Throughout the period of local antiquity (1st century BC – early 3rd century AD) Northern Bactria was a province of the powerful Kushan Empire, which was founded in the 1st century AD by the Yue-chi chieftain Kadphises. Sogd (present-day Kashkadarya and Samarkand oblasts of Uzbekistan) at that time was an independent kingdom under the Girkoda dynasty, who are also believed to be of Yue-chi origin. In Khoresm, the Afrigid kings rose to power; judging from their dynastic symbol – a horseman – their rule continued for 700-800 years. Bukhara, Davan (Fergana) and, possibly, Chach enjoyed virtual independence, although these Transoxianian kingdoms might have been nominal dependencies of Kangyui.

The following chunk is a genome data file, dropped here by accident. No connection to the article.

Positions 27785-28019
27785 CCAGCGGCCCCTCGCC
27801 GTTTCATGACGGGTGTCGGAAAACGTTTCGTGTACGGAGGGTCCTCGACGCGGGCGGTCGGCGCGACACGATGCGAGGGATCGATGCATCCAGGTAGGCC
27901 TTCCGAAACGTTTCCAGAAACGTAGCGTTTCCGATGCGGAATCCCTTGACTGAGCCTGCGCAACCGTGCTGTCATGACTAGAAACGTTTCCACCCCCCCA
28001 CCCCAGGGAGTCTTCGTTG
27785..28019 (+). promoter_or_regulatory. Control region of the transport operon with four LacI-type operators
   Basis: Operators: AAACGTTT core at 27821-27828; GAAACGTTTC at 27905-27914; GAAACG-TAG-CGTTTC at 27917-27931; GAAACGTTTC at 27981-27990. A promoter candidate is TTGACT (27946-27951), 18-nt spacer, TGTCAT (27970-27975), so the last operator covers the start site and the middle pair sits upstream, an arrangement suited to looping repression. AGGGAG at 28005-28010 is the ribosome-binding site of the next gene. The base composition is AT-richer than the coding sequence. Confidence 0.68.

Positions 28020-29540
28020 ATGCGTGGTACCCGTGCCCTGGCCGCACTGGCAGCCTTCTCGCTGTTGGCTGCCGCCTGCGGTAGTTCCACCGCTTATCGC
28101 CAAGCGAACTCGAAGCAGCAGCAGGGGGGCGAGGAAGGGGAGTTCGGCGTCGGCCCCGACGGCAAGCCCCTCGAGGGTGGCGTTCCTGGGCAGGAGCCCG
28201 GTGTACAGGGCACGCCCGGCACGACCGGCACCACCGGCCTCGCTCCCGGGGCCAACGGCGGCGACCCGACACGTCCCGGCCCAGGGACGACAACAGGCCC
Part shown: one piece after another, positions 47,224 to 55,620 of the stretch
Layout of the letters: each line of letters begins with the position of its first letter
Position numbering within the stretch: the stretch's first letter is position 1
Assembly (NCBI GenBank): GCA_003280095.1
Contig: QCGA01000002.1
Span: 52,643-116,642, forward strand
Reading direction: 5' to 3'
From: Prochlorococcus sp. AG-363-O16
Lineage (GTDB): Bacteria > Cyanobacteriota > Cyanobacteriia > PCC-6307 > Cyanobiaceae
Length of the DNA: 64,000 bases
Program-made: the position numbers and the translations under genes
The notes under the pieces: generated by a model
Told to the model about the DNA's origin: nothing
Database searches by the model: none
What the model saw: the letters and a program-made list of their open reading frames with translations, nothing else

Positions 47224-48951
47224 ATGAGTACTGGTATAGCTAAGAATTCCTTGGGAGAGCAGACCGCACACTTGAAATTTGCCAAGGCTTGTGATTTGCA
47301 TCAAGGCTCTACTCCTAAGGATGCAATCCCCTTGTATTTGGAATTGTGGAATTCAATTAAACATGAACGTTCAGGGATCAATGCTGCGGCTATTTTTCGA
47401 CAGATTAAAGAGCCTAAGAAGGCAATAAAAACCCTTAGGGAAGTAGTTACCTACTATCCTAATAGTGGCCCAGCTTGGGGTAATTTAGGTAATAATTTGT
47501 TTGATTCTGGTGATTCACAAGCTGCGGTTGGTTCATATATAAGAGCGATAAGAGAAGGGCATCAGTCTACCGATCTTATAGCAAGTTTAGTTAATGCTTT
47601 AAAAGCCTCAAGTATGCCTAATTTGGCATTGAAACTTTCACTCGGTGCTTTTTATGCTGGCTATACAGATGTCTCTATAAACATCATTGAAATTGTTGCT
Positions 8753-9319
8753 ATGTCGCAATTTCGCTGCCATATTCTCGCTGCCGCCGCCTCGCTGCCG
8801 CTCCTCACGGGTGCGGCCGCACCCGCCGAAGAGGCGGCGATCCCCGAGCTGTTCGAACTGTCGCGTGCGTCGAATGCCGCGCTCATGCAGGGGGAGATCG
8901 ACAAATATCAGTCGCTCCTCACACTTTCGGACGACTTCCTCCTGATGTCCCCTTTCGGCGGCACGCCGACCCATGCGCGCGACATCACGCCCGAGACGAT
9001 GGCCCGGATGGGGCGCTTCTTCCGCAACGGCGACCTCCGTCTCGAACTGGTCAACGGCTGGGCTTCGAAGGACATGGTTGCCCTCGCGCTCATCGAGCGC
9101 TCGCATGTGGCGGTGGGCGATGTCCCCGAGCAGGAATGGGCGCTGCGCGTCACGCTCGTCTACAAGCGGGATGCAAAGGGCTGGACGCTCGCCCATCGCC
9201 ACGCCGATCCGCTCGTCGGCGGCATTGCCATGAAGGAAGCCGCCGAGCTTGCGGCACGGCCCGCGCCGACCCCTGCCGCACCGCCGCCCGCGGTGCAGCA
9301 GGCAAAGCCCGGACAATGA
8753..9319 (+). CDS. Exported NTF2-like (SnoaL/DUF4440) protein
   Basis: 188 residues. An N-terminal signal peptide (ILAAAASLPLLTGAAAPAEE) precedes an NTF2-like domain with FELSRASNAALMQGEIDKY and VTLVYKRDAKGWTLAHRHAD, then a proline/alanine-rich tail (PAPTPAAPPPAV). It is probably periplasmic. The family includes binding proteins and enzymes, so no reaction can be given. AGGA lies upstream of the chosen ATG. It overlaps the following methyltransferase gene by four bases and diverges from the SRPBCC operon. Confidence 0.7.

The 3rd and 4th centuries AD saw the fall of the great Parthian and Kushan empires, the rise of a host of petty kingdoms in Central Asia, intrusions by nomadic tribes, the destruction of the ancient social formation, and a decline in economy, arts and culture.
Radical changes to the antique social structure took place over the early Middle Ages (5th-8th centuries), when large landowners, dikhans, formed into an influential class. The political situation in this period was determined by the struggle for control of Transoxiana between the neighbouring powers: Sassanidian Iran and the Ephthalite kingdom (5th-6th centuries), Iran and the Turkic khanate (6th-7th centuries) and, finally, the Turkic khanate, Tang China and Arab caliphs which ended with the region’s inclusion in the Abbasid caliphate in the 8th century.
In the 7th-8th centuries Transoxiana was divided into a number of ethnically non-uniform city-states; the most prominent of them were Gurganj (present-day Kunya-Urgench), Bukhara, Samarkand, Chaganian (near present-day Denau) and Chach. Religious beliefs were as diverse. Zoroastrianism dominated the region; Manichaeism and Christianity also spread widely, and Buddhism was practiced in the south.